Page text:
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Michael Caterina, M.D., Ph.D.

Michael Jerry Caterina, M.D., Ph.D.

Photo of Dr. Michael Caterina, M.D., Ph.D.

Solomon H. Snyder Professor

Professor of Neurosurgery

Research Interests: TRP channel function in thermosensation, pain and inflammation

Contact for Research Inquiries

Johns Hopkins University
725 North Wolfe St.
Biophysics 408
Baltimore, MD 21205 map
Phone: 410-502-5457

Background

Dr. Michael J. Caterina is a professor of neurosurgery, biological chemistry and neuroscience at the Johns Hopkins University School of Medicine. He is a sensory neurobiologist with a focus on the molecular basis of pain and temperature sensation.

Dr. Caterina and his colleagues discovered the first heat-gated ion channel—the capsaicin receptor TRPV1—and demonstrated that this protein is critical for the detection of painfully hot temperatures and for the augmented sensitivity to heat pain that follows tissue inflammation.

He is the inaugural director of the Neurosurgery Pain Research Institute and serves as the co-director of the biological chemistry graduate program at Johns Hopkins.

Current topics of interest in his lab at Johns Hopkins include: the respective contributions of different TRP channels to pain sensation, thermosensation, and thermoregulation; the roles of temperature-gated TRP channels in nonneuronal cells such as skin keratinocytes; and a novel form of activity-dependent plasticity in TRP channel signaling.

Dr. Caterina earned his bachelor's degree from Pennsylvania State University and subsequently the M.D. and Ph.D. degrees from the Johns Hopkins School of Medicine. He completed a fellowship in cellular and molecular pharmacology at the University of California, San Francisco. Dr. Caterina joined the Johns Hopkins faculty in 1999.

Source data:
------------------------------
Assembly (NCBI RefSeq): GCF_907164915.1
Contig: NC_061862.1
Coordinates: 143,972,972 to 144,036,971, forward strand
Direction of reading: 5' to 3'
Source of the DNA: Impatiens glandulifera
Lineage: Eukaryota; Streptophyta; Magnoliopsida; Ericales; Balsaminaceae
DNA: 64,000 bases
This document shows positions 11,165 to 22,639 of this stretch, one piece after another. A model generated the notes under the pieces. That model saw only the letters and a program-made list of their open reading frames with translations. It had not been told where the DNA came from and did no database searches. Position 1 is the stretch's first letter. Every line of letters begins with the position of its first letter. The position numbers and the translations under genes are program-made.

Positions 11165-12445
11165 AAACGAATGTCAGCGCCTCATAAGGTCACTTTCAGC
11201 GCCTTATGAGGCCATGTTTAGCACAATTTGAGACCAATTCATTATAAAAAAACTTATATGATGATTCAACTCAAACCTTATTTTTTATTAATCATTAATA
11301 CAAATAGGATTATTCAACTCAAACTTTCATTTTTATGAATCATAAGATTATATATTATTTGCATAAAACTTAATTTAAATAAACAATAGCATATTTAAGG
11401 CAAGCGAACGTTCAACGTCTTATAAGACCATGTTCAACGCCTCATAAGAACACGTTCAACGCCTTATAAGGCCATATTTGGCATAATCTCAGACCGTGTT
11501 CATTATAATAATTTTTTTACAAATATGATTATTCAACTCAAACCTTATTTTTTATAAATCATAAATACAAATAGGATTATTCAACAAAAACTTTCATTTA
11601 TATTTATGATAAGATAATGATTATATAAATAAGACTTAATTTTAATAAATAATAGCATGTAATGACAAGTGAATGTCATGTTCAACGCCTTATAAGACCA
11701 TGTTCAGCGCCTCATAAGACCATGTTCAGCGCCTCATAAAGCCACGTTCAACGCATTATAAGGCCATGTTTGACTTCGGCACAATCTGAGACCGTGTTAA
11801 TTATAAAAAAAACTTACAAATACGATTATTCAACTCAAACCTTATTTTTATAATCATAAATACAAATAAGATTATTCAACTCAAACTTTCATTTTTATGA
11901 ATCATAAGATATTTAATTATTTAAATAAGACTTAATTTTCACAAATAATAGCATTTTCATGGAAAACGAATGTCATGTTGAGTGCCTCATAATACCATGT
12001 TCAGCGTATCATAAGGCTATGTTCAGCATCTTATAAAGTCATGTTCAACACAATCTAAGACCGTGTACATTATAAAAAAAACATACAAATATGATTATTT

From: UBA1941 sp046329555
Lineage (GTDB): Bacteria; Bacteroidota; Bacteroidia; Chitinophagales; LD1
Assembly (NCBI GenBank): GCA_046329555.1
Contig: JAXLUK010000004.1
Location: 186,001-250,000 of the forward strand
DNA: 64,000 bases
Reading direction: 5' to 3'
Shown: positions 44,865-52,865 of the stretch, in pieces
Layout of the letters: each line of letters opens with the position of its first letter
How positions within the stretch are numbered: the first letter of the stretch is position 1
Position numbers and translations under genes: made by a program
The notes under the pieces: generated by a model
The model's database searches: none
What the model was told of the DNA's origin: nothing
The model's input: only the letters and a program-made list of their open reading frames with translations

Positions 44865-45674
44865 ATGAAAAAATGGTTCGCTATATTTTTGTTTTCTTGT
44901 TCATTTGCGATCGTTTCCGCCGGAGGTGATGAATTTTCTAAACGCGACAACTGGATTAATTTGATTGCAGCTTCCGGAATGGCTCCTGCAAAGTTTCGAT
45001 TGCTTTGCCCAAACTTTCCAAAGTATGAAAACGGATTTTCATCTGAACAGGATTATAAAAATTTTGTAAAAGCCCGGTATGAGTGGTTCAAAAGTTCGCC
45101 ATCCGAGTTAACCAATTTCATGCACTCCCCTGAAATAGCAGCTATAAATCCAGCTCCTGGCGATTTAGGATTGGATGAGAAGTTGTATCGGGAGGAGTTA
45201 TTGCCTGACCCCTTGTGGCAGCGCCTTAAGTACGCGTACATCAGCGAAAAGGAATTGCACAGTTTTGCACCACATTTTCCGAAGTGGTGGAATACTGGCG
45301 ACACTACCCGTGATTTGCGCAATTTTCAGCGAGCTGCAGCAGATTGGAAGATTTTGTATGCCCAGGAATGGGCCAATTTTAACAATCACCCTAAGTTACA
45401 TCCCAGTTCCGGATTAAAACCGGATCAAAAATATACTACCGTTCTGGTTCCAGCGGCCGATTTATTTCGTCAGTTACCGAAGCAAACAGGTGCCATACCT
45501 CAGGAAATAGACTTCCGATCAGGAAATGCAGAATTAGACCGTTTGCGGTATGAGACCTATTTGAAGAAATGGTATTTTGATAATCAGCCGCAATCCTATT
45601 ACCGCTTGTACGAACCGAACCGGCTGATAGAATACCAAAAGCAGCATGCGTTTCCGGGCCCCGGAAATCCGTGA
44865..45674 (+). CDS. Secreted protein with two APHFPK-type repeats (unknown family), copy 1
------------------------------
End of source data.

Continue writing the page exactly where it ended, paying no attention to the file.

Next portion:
Dr. Caterina is one of the founding members of the Center for Sensory Biology. He leads the Johns Hopkins Medicine Brain Sciences Institute's Pain Working Group, which brings together investigators from multiple disciplines to enhance their understanding of pain mechanisms. His work has been recognized with a number of national and international awards, including the Patrick Wall Young Investigator Award from the International Association for the Study of Pain in 2005 and the Donlin M. Long Pain Service Award from the Johns Hopkins Blaustein Pain Research Program in 2013.

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Titles

  • Solomon H. Snyder Professor
  • Director, Neurosurgery Pain Research Institute
  • Co-Director, Biological Chemistry Graduate Program
  • Professor of Neurosurgery
  • Professor of Biological Chemistry
  • Professor of Neuroscience

Education

Degrees

  • M.D., Johns Hopkins University School of Medicine (Maryland) (1995)
  • Ph.D., Johns Hopkins University School of Medicine (Maryland) (1995)

Additional Training

University of California, San Francisco, San Francisco, CA, 1999, Cellular and Molecular Pharmacology

Research & Publications

Research Summary

TRP channel function in thermosensation, pain, and inflammation

Dr. Caterina's lab studies the biological functions and biophysical characteristics of a group of ion channel proteins of the transient receptor potential vanilloid (TRPV) family: TRPV1, TRPV2, TRPV3 and TRPV4. These channels share the intriguing feature that they can be activated by warm or painfully hot temperatures, as well as by many nonthermal stimuli. For example, TRPV1, the founding member of this family, can be activated by painful heat (>42°C), by protons, or by pungent chemicals such as capsaicin. This channel is strongly expressed in nociceptive neurons and is essential for normal behavioral responses to noxious heat.